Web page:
fruityloopy Wed 02-Apr-14 11:35:21

Thanks for the comments. They have said they will be willing to make a 'settlement offer' am waiting for the final figure - re notice period and payment in lieu etc. They have also said I have a right to £350 worth of legal advice so will be taking that up once I know the figure and the notice etc. I will check up on the tax situation - many thanks!

JaneinReading Wed 02-Apr-14 14:47:36

See what the figure is. It does not strike mas a case where if you went to a tribunal you might get a lot of cash so negotiate. Also the solicitor you can use for up to £350 - that fee will cover their advice on the written compromise agreement too. Try to get the budget for that upped to £500 if you can.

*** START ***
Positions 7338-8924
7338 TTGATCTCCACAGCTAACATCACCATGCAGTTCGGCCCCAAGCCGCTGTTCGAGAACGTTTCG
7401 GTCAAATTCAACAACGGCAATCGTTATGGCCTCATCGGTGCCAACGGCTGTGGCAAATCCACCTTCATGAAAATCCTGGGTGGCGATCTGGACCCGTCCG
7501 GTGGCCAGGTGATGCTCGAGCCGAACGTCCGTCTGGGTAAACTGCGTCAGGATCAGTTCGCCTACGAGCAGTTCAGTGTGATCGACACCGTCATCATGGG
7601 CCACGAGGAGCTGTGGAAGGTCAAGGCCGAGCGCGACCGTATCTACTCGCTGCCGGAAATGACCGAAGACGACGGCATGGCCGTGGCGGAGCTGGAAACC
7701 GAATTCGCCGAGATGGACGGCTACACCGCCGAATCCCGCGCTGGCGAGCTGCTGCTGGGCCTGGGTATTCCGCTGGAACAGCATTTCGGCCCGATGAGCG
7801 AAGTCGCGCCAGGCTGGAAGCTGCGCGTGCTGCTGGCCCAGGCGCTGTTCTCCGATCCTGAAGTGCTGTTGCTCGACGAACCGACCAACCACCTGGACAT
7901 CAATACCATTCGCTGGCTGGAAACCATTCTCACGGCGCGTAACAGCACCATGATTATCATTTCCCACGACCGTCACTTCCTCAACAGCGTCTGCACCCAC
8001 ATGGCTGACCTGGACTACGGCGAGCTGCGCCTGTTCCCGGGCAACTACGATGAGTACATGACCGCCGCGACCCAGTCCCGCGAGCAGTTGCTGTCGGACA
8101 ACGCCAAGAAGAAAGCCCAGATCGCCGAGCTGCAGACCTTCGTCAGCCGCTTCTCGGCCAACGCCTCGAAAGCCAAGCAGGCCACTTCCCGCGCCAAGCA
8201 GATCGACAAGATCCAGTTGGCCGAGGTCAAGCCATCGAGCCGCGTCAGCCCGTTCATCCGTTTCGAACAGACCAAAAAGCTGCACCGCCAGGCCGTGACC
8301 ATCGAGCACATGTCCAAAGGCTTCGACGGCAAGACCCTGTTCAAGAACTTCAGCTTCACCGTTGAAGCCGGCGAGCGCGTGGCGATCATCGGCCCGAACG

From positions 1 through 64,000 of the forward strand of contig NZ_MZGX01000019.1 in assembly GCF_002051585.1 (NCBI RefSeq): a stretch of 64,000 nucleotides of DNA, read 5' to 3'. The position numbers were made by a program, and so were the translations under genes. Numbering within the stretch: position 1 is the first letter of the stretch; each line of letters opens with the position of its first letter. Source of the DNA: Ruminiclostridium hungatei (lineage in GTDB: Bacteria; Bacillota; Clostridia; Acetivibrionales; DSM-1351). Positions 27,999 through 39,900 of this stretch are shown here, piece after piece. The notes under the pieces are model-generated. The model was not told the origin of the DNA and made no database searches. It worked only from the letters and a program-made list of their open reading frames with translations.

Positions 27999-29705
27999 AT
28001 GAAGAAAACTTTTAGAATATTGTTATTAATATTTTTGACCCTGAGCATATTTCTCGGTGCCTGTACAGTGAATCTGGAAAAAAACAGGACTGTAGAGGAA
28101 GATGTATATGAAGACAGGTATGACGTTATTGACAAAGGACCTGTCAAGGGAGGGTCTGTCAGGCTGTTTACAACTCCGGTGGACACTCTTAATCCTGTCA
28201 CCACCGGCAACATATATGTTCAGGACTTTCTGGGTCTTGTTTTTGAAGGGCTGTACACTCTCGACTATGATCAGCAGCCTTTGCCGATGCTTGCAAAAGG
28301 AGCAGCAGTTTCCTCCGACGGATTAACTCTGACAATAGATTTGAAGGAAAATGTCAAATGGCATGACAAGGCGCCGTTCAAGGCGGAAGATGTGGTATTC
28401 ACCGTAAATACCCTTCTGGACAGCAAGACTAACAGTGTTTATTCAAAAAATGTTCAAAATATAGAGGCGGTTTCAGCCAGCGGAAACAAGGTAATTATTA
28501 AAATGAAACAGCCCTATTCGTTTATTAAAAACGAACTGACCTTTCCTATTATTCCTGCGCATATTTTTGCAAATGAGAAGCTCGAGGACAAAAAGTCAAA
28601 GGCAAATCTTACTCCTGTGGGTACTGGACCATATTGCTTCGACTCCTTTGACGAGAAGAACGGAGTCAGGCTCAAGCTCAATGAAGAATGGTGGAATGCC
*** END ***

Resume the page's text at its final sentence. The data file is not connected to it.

Take advice from them about the tax side too. I believe if your employment contract has no pay in lieu of notice clause then you can take the pay off tax free (the compromise agreement will cover this issue). If the contract does have the clause then they may need to take PAYE tax etc off it.

If the sum is not very good you might make a lot more money staying put and finding another job as it can be very very hard to get a new job for your next 30 years of working life from a position of no job. Do weigh that up.